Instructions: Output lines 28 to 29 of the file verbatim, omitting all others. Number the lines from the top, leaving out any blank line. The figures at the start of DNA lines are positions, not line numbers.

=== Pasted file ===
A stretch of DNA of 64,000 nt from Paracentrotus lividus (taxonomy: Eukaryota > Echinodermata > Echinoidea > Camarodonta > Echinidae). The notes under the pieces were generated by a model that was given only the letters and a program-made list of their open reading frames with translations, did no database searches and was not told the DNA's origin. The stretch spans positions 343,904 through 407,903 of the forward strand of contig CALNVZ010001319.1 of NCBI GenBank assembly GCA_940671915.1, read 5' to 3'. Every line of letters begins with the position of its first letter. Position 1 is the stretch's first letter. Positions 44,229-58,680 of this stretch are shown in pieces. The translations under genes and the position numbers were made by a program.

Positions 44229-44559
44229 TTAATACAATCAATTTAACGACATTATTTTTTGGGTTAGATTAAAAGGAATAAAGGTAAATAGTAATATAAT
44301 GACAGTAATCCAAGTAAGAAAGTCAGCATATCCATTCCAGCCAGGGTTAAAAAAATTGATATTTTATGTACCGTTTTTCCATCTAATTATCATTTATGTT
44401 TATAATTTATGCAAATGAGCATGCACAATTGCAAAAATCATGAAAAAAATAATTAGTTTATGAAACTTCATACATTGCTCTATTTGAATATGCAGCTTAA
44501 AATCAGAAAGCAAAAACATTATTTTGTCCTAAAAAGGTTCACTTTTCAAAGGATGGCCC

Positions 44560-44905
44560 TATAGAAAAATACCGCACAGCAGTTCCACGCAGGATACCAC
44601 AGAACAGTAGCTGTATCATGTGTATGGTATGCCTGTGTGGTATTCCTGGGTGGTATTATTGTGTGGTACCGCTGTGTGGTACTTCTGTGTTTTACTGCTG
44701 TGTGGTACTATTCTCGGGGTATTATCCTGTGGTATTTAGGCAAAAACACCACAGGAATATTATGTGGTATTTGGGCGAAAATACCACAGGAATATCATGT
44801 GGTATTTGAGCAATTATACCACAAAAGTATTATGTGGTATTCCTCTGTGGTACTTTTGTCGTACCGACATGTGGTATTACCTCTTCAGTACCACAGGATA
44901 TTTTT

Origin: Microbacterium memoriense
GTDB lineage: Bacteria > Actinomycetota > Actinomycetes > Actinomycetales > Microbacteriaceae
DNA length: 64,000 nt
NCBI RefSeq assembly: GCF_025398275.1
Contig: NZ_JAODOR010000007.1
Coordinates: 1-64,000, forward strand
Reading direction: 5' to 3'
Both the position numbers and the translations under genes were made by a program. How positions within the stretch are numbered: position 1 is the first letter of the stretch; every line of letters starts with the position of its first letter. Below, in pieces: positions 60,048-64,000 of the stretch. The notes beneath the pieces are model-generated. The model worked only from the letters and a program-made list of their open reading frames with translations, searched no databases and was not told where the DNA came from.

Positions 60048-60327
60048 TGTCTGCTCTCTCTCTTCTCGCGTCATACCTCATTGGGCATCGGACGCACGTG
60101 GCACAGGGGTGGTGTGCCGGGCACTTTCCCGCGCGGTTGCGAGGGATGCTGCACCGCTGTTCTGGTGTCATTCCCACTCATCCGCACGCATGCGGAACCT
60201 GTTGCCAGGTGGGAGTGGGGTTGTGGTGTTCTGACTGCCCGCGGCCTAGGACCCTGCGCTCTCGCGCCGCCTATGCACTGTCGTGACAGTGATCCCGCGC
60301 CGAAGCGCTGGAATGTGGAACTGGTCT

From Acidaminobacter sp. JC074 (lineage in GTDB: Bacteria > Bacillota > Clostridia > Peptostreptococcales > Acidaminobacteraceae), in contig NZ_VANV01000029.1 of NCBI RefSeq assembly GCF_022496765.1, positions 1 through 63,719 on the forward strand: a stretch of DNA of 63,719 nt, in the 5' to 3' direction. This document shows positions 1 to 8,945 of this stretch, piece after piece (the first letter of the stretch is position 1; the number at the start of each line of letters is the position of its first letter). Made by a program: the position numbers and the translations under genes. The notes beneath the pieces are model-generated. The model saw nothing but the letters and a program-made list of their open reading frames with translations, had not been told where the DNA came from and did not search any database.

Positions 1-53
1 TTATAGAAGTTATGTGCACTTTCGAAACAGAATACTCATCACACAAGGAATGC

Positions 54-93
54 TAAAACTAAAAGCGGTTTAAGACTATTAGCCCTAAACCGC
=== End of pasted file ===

1 TTATAGAAGTTATGTGCACTTTCGAAACAGAATACTCATCACACAAGGAATGC

Positions 54-93